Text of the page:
Gautam Saha: When I was in school, my class teachers would refer to a boy they considered good or decent as âa perfect gentlemanâ. Later on in life, at the college going age, I met young ladies of about my own age refer to a young man with good mannerisms and noble conduct as âa perfect gentlemanâ. In the rush of life, and the high speed at which events overtake each other, most of us do not have time to ponder as to who is a âperfect gentlemanâ, and who is not. But then, why is it that I stopped for a moment and reflected, âvultures are perfect gentlemenâ ?
Most of us, when we hear the word âvultureâ, immediately conjure up an image of a squat, ungainly bird, quite ugly in fact, dull greyish in colour, waiting patiently and occasionally flapping its large wings. Wikipedia defines âvultureâ as two groups of convergently evolved scavenging birds, which feed on the carcasses of dead animals, unattended dead humans and other dead creatures. The key word here is âdeadâ. Vultures feed on dead creatures, and thus play an important role in the Lordâs creation, removing from our midst dead and decaying bodies, which, if left to themselves, would rot and decay, giving out a foul stench and possibly be the source of contamination to other creatures or to ground water. A vulture, by definition, lives on dead animal flesh. It does not mostly attack creatures that are alive or try to kill any living creature by itself. It only descends when it spots a dead body or remnants of a dead body. Thus, even unknown to itself, a vulture plays a crucial role in the global ecology, removing from our midst dead and decaying flesh, which would otherwise be a source of foul smell or a danger to health by breeding unwanted organisms in the open air.
All the living creatures in this world, be they humans, animals, reptiles, fishes, birds, etc; are children of the Lord, who Himself states in the Srimad Bhagavad - Gita (14.4) : âsarva-yonisu kaunteya murtayah sambhavanti yah, tasam brahma mahad yonirÂ aham bija-pradah pitaâ. âIt should be understood that all species of life, O son of Kunti, are made possible by birth in this material nature, and that I am the seed-giving father.â And further, in (4.35) : âyaj jnatva na punar moham evam yasyasi pandava, yena bhutany asesaniÂ draksyasy atmany atho mayi.â âAnd when you thus learned the truth, you will know that all living beings are but part of Me â they are in Me and are Mine.â When a vulture eats a dead body, it is not harming that body, because, by virtue of being dead, and its souls having departed, the body is just a combination of elements and belongs to nature, and will disintegrate and assimilate into nature eventually. A vulture acts by its instinct and its genetic programming, and cannot commit a sin since it does not have the intelligence to distinguish right action from wrong, even if it attacks and kills a living being, in order to eat it. But, by default or by choice, it will not do so.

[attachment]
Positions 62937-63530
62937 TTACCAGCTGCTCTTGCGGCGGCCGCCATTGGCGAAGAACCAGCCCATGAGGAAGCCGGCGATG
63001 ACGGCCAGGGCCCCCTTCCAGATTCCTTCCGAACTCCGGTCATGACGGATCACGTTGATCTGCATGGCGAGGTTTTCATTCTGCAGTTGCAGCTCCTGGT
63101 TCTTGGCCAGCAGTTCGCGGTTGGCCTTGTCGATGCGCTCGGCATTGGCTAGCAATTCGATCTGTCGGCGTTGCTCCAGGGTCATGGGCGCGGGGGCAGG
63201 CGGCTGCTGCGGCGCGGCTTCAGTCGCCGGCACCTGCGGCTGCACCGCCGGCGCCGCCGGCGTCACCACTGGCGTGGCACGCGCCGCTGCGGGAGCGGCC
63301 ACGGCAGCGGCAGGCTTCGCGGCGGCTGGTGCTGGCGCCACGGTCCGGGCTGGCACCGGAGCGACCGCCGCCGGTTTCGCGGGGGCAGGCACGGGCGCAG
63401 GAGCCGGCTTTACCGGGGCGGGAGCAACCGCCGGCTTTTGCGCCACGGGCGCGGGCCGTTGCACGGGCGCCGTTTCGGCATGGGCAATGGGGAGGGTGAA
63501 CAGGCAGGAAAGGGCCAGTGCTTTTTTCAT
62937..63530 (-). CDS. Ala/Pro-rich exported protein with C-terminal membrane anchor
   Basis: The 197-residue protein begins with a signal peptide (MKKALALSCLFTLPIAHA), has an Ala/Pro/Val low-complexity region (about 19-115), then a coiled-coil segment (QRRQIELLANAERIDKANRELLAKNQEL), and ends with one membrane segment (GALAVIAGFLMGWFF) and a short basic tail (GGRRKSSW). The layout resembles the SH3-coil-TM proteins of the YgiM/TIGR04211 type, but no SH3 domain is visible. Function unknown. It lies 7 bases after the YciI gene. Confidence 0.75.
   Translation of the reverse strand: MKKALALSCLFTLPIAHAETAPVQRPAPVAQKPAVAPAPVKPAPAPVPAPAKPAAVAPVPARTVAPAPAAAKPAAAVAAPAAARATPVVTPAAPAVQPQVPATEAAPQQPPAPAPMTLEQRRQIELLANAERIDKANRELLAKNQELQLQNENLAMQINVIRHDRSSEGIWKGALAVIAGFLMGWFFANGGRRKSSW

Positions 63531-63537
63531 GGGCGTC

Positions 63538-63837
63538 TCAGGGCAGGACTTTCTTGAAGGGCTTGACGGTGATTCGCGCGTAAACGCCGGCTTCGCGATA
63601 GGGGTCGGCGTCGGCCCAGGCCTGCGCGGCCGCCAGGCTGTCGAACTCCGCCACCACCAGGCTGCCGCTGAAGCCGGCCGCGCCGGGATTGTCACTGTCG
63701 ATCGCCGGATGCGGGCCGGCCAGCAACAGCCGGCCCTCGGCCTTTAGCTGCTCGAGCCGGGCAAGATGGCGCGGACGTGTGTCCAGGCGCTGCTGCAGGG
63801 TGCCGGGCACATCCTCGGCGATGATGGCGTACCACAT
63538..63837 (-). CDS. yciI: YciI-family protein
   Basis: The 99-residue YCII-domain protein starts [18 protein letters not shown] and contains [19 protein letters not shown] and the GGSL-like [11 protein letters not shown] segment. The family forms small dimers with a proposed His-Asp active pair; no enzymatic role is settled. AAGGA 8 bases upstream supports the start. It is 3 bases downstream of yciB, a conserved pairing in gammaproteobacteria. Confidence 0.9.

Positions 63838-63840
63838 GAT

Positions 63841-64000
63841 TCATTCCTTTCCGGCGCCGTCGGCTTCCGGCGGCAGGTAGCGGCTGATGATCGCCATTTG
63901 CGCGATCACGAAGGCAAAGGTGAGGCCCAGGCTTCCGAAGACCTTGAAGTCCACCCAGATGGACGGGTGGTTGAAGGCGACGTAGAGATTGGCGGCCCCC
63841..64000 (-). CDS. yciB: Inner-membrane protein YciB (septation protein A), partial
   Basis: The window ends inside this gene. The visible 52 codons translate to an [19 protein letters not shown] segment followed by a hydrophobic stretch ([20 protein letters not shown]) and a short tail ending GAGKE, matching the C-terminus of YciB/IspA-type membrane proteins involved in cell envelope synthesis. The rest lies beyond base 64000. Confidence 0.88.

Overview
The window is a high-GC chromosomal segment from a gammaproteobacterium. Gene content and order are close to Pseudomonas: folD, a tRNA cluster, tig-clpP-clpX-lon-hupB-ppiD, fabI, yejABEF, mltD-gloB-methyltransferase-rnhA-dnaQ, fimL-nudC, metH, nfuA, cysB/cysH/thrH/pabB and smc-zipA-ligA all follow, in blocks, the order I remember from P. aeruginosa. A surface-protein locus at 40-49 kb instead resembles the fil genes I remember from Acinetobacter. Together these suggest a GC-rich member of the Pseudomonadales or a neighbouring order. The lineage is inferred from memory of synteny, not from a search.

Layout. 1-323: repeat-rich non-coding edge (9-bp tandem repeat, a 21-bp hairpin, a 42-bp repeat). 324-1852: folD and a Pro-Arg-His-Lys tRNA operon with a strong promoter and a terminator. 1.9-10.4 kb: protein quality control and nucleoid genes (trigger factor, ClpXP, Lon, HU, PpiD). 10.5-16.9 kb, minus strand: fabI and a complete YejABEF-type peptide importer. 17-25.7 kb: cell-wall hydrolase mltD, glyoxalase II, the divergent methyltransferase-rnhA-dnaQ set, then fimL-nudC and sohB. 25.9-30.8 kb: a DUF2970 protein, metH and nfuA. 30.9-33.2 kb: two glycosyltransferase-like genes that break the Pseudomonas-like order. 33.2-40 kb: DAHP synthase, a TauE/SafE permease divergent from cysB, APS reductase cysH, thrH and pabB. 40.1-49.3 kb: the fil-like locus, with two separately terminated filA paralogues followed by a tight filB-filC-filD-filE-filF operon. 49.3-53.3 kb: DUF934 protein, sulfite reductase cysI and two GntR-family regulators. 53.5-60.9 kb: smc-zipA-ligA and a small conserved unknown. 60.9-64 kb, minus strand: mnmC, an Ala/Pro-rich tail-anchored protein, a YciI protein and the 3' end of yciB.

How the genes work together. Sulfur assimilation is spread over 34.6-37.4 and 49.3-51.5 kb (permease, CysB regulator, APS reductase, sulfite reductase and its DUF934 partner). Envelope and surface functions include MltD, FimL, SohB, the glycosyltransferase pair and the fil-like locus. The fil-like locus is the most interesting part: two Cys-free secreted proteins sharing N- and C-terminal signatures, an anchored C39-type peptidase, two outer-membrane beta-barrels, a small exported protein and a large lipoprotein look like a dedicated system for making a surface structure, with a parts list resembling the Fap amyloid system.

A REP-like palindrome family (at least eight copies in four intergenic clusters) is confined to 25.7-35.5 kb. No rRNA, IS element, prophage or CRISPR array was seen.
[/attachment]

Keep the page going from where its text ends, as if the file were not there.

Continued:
On the other hand we have many well dressed city slickers, who come from good families, are intelligent, well educated, well informed, mostly well behaved and quite âculturedâ in fact, by virtue of having knowledge of literature or the fine arts, eating meat regularly, which has been obtained from the organized killing of living birds, animals or aquatic creatures, from small to large. It is the custom and âclienteleâ of such persons which drives the great non vegetarian industry that is responsible for the cruel deaths of hundreds of millions of creatures around the world every year. Each of these deaths is attended by untold pain and suffering to the concerned creature. Does this pain and suffering of these pitiable creatures not cause any compunction or regret in their breasts ? The Srimad Bhagavad Gita states (6.32) : âatmaupamyena sarvatra samam pasyati yo ‘rjuna, sukham va yadi va duhkhamÂ sa yogi paramo matah.â âHe is the perfect yogi, who, by comparison with his own self, sees the true equality of all beings, both in their happiness and in their distress, O Arjuna !â
While I am not attempting to castigate non vegetarianism here, even though such castigation might be justified on grounds of morality, or to talk about the nobility or robust common sense of vegetarianism, the moot point still remains that I find it very difficult to refer to any of these persons as âgentlemenâ. The classical dictionary meaning of the word âgentlemanâ is âaÂ civilized,Â educated,Â sensitive,Â orÂ well manneredÂ manâ. Any person who does not hesitate to be the cause of death of any hapless or helpless living creature, cutting off its life in its prime, which it loves, and has a right to live as its birthright, and is also simultaneously loved by the Supreme Lord, Who is its true father, cannot be considered a gentleman, by definition. Of course, considering the changes that have taken place in our values and social norms in modern times, and our inclination to use terms loosely, even when they are not really accurate or for that matter, relevant, some would still refer to such persons as âgentlemenâ. As for me, even though I am pretty broad minded, I would stick to the straight path, and would rather prefer to call a vulture âa true gentlemanâ or even âa perfect gentlemanâ. By doing so, I am pretty certain that there is no obfuscation of meaning, albeit some might object to a bird, especially an unhygienic bird like a vulture, being alluded to as a âgentlemanâ.